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Understanding the Impacts of a Civic Participation Initiative in Rwanda: Experimental Findings
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April 15, 2014 11:47 AM EDT
Mathematica Policy Research
Other Primary Investigator(s)
Additional Trial Information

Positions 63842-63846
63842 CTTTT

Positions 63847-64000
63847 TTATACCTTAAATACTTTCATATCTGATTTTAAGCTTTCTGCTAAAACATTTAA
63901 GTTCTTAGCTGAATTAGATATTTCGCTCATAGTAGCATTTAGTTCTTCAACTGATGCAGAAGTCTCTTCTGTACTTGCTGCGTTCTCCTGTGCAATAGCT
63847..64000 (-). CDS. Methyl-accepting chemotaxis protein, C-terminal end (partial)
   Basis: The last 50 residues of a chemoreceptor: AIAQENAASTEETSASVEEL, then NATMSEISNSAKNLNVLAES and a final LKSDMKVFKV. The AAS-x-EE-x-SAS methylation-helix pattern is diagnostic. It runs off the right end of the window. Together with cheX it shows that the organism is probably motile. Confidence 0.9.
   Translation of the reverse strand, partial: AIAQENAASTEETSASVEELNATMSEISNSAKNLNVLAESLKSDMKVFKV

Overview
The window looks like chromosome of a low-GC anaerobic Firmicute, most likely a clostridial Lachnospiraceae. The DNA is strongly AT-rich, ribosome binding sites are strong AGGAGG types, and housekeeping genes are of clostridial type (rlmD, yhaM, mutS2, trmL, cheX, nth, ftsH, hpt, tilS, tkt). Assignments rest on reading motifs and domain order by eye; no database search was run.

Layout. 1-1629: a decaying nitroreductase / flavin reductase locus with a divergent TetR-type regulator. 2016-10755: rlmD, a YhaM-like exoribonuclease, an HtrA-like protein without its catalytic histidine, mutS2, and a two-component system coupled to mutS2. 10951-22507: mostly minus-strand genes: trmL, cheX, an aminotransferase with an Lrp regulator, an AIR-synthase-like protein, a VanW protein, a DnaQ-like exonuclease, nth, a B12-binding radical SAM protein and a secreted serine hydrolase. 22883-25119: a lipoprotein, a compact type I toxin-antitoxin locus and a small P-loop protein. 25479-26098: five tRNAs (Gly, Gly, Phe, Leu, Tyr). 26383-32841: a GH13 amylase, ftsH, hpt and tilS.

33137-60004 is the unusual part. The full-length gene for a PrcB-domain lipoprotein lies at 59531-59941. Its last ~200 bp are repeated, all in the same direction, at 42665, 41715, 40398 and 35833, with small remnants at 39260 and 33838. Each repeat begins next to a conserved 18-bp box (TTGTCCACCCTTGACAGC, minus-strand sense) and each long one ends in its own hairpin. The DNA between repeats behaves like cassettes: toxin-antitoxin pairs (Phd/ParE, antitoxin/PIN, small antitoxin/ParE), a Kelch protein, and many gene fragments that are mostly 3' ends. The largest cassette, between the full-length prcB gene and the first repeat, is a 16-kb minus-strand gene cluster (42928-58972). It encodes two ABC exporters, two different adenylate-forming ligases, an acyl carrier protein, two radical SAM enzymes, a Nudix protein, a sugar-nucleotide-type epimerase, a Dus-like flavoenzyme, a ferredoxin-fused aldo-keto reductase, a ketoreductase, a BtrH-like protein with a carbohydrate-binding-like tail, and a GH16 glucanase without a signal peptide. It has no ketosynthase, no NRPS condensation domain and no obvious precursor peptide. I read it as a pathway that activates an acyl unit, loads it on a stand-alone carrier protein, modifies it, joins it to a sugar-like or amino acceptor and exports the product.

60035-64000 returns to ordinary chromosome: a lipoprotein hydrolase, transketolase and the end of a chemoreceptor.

The Millennium Challenge Corporation sponsored the Rwanda Threshold Program (RTP) to help the Government of Rwanda improve its performance on governance indicators related to citizens’ political rights and civil liberties. Mathematica Policy Research conducted an evaluation of the RTP’s Strengthening Civic Participation (SCP) component, an initiative with two focus areas: (1) supporting the efforts of civil society organizations to advocate for local issues and (2) training local government officials to increase responsiveness to the concerns and priorities of citizens. The evaluation uses a stratified random assignment design, whereby districts within each of Rwanda’s five provinces were paired based on district population and economic characteristics and then randomly assigned to either a treatment or a control group. We designed a household survey to collect data for evaluating SCP impacts, and administered this survey at baseline before the program (in early 2011) and one year after the start of the program (2012). We drew nationally representative samples of approximately 10,000 households in each data collection round. The baseline and follow-up surveys collected data on respondents’ civic participation levels, including awareness and perceptions of local government performance, responsiveness, and accountability. Specifically, respondents were asked about their awareness of local government meetings, familiarity with local government officials, perceived citizen influence, and knowledge and access to information about local government affairs. Respondents were also asked about their overall satisfaction with government services related to water infrastructure, local road conditions, waste collection, public schools, and health clinics. We use this household survey data to analyze program impacts.